My non-aggressive dog learned over a hundred commands; was the most well-behaved hunting dog I have ever seen and she became the top hunting dog in the history of our family... absolutely the best any of us has ever seen. She is still a legend after being gone for 45 years.

                We have never seen a better duck, quail, pheasant, or dove dog. She was top notch at geese too and retrieved hundreds but she was a little small for a fiesty Honker in deep water. She always won the battle but just about got drowned on a couple of occassions so I would only give her a 9 out of 10 when it comes to "big geese with only a broken wing tip in deep water".

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                • #9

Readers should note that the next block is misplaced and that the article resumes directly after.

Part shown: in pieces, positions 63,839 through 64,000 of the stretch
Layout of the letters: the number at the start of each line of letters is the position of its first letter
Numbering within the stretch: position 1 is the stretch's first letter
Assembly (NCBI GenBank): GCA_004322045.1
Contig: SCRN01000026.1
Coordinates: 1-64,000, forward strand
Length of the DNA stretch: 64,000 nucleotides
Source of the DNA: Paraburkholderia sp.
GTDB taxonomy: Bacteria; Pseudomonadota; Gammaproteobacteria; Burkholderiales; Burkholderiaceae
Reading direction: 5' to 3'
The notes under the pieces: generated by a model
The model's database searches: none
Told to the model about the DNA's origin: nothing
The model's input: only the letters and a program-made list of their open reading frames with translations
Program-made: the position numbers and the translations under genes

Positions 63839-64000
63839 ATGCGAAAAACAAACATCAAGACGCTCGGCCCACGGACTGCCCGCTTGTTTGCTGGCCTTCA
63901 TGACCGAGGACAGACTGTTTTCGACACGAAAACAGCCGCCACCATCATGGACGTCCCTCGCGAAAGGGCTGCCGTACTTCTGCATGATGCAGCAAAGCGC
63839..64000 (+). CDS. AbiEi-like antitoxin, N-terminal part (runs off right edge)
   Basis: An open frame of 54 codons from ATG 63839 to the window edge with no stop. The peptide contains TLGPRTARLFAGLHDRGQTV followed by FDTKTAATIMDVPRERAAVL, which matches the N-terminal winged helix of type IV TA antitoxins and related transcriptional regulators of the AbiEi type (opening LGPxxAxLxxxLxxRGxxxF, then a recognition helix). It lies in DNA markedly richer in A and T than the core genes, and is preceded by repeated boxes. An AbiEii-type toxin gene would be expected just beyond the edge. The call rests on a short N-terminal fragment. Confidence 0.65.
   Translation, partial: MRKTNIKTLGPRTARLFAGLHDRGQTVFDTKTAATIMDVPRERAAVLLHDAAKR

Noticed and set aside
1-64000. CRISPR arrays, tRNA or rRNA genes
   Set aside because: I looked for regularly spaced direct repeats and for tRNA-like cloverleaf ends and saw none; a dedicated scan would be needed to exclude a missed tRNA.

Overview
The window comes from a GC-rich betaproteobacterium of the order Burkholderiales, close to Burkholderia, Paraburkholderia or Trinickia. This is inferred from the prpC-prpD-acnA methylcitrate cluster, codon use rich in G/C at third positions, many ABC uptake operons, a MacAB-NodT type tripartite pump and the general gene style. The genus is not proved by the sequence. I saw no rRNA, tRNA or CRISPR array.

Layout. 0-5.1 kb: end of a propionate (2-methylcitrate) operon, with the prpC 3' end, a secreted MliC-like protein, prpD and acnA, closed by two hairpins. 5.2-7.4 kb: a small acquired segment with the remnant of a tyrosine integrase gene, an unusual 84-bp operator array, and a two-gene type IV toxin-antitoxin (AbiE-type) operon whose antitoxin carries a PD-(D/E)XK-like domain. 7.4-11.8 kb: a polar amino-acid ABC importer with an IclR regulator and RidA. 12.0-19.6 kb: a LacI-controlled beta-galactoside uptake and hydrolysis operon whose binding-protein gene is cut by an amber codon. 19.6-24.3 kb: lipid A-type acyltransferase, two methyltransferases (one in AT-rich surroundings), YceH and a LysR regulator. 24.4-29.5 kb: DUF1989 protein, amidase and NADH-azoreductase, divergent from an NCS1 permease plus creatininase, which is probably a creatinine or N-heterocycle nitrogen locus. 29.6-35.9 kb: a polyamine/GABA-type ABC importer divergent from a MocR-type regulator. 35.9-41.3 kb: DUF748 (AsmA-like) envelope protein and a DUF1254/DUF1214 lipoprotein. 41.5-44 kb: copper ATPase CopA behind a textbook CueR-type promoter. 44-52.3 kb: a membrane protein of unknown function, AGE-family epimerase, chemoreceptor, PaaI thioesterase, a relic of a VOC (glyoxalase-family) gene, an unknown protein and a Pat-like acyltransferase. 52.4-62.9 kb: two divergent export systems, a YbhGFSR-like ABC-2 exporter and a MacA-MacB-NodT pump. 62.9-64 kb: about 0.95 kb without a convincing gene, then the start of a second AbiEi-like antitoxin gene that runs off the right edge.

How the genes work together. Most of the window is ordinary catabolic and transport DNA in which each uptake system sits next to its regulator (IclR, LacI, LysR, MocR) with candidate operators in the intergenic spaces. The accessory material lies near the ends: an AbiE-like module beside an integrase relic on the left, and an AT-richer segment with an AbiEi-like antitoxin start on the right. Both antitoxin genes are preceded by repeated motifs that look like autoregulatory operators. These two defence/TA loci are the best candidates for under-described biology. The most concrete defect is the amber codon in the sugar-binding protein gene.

Here's my deal. A young pup can me motivated, and you can get them excited to retrieve, but maybe not with them as well. My two bird dogs are family pets. They sleep in the bedroom with me, and I spend a lot of time with them, but, they go crazy when they know I am going hunting, because I got them excited about it early on. A family pet that has led the life of leasure for 5 yrs. can easily be not motivated to crash the cold water, and retrieve a duck. The "hard to teach an older dog new tricks" thing. And females, in my experience have an increased likelihood to not be an agressive, motivated dog. They can be much more timid, and get discouraged easily. And as I said, a pro-trainer can work with a dog, and see signs early on that it is a waste of time trying to train them. But, as I also said, maybe not. It is just a matter of percentages.